In this complicated intertwining of claims of belonging and independence, of tendencies to re-aggregation and threats of secession, it is hardly necessary to note that, while the western borders of the Russia are no longer contested by anyone, a strip of Russian territory is, quietly but continuously, claimed by Japan to the east: the Kuril Islands.


The population of the Russian Federation is practically zero growth, if not a slight decrease: in fact the demographic vitality of some of the ethnic minorities and the return flows of Russians from some of the former Soviet republics (Central Asian and Caucasian in particular) are more than balanced by the senile demographic behavior of the great majority of the population: the birth rate has dropped below 10% and the death rate is close to 14% (1997).

About ten cities are located between one million and one and a half million residents (values ​​substantially stationary in recent decades): they are mostly capitals of large oblasts of the Russia in the strict sense, except Ufa and Kazan ‘which perform capital functions of the two main among the minor federated republics (those of the Bashkirs and the Tatars). The two peaks of the Russian urban network stand on these cities: St. Petersburg, the northernmost metropolis on Earth, with 4.7 million residents (it is under the protection of UNESCO with the 2001 Heritage project), and Moscow, spread like wildfire around the Kremlin (deeply renewed in its face, at least in the center, in the last years of the millennium, in particular with the reopening and revaluation of the splendid Orthodox churches), with over 8.5 millions of residents: these two urban centers are the only ones to have the status of ‘autonomous city’ within the Russian Federation. The toponymic revisionism, which had led, starting from 1990, to the restoration of many of the ancient names of cities of the pre-Soviet era, abruptly came to a halt: thus Caricyn was once again called Volgograd, and Togliatti kept its name after the specific referendum of 1996.

From an ethnic point of view, 83 % of the population of the Federation is made up of real Russians (1994): they represent the great majority of the residents of Russia in the strict sense, but also the majority or at least a strong minority in the other federated republics.: from 74 % in Karelia to 27 % in the Chuvash Republic. In the Federation as a whole, the main internal ethnic minority is constituted by the Tatars (almost 4 % of the total population and 49 % of that of their specific republic) and the external one by the Ukrainians (over 2% of the total population). The other minorities, both internal (Chuvas, Bashkirs, Mordvini, Chechens – all organized into their own federated republics – and others, mostly owners of autonomous territories within Russia in the strict sense), and external (Belarusians, etc..). It should be remembered that outside Russia, in the other republics of the former USSR (including the Baltic ones that are not part of the CIS), there are still almost 25 million Russians. On the religious level, ethnic Russians – the believing ones – are mostly Orthodox Christians (35 ÷ 40 million practitioners according to a 1996 assessment), and the Orthodox Church enjoys a certain position of privilege also at the political level; moreover, Tatars, Chechens and other groups are Muslims, the Buryats are Buddhists and there is no shortage of Jewish groups (which have their own autonomous province within the Russian Republic). Orthodox, Muslim, Buddhist and Jewish cults are to some extent protected by the state, as they are considered “traditional cults of Russia” according to a law of 1997, which in a certain sense discriminates against minority religious confessions, including the Catholic one (tabb. 2a and 2b ).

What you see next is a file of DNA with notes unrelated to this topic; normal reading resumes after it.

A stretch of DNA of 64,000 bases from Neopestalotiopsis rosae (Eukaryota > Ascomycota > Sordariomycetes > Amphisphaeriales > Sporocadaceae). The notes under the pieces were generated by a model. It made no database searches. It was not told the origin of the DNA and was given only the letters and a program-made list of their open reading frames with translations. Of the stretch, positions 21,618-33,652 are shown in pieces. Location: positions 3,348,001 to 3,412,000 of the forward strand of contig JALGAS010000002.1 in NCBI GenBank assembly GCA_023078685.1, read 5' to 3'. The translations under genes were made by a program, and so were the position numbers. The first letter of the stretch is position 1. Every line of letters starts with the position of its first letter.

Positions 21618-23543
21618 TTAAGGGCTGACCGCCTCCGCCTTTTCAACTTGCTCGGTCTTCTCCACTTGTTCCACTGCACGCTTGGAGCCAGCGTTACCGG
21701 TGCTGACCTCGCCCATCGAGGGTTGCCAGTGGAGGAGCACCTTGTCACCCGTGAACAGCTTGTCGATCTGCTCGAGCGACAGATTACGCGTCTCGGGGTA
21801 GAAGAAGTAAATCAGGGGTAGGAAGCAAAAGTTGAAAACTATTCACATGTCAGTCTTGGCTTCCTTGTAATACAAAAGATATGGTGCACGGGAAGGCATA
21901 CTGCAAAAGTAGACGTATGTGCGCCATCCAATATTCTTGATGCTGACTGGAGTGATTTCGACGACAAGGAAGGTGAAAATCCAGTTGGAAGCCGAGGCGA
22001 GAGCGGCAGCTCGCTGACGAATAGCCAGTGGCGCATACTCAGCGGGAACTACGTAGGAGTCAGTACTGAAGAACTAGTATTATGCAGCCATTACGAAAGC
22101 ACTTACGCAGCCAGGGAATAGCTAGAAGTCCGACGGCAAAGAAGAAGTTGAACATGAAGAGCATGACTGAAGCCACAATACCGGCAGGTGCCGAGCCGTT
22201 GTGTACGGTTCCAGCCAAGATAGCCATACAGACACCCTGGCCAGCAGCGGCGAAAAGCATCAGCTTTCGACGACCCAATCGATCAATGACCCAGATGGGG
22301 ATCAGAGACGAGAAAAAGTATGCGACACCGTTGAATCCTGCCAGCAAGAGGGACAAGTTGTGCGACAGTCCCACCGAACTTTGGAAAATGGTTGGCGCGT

Russia Population in the Early 1990's